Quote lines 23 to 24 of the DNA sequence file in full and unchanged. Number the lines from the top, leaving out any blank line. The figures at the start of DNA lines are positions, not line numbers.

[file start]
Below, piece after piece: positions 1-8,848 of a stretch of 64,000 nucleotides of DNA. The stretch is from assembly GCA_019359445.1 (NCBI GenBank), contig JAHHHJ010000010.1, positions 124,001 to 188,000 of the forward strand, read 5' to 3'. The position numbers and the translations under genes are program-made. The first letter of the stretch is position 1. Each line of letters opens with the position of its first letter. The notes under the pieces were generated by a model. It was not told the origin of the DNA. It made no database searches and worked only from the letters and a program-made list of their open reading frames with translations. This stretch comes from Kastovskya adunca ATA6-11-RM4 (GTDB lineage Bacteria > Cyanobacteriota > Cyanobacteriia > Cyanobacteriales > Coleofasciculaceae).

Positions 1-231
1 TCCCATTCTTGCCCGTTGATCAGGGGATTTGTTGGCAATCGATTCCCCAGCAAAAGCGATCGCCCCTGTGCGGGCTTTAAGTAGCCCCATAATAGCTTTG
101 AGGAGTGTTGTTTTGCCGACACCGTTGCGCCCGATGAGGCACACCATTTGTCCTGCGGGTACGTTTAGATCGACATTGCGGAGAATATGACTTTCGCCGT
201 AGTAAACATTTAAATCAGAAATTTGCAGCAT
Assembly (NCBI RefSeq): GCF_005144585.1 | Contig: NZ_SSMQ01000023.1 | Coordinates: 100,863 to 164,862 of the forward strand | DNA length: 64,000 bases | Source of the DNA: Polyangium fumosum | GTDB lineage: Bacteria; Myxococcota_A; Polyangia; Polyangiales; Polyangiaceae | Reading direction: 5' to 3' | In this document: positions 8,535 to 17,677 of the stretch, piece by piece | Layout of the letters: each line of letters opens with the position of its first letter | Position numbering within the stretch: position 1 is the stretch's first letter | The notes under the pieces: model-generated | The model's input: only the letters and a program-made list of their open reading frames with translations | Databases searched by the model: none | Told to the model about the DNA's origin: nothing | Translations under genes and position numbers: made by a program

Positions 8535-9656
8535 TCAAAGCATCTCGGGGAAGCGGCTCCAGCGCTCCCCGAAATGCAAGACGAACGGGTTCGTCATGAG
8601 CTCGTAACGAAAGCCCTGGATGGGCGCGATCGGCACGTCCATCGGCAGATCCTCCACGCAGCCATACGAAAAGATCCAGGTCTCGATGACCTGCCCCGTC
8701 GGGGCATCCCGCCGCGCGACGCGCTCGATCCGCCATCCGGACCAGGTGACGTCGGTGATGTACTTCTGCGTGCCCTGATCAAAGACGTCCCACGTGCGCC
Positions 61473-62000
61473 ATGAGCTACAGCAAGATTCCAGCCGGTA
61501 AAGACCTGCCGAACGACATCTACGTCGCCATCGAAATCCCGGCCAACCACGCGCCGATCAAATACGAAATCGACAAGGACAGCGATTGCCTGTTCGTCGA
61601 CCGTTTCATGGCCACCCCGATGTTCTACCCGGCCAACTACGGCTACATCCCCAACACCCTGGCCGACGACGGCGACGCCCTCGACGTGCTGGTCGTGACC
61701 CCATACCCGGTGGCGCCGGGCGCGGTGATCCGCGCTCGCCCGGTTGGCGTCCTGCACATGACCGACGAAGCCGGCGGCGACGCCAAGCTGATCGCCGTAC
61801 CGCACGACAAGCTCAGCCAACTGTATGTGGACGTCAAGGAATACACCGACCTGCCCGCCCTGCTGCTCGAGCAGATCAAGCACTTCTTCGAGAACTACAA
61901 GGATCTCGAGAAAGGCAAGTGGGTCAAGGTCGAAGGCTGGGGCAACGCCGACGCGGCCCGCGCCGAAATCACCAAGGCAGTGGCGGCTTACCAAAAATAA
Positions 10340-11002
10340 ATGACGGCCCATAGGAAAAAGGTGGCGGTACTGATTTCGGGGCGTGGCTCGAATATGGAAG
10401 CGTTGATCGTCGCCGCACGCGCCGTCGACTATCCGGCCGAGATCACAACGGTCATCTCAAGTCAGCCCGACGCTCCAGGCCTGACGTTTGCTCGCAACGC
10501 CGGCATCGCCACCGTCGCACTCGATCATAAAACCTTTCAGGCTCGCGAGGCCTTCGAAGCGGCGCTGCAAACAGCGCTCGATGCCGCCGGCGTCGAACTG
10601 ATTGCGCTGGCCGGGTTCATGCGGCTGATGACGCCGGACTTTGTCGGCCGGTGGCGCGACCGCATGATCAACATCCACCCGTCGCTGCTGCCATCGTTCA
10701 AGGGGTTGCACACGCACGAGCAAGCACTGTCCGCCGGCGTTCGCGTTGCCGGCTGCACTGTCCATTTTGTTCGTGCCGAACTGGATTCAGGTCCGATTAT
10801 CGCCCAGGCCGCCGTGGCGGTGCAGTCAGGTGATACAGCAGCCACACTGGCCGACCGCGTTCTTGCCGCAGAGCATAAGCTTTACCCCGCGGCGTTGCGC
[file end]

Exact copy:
10701 AGGGGTTGCACACGCACGAGCAAGCACTGTCCGCCGGCGTTCGCGTTGCCGGCTGCACTGTCCATTTTGTTCGTGCCGAACTGGATTCAGGTCCGATTAT
10801 CGCCCAGGCCGCCGTGGCGGTGCAGTCAGGTGATACAGCAGCCACACTGGCCGACCGCGTTCTTGCCGCAGAGCATAAGCTTTACCCCGCGGCGTTGCGC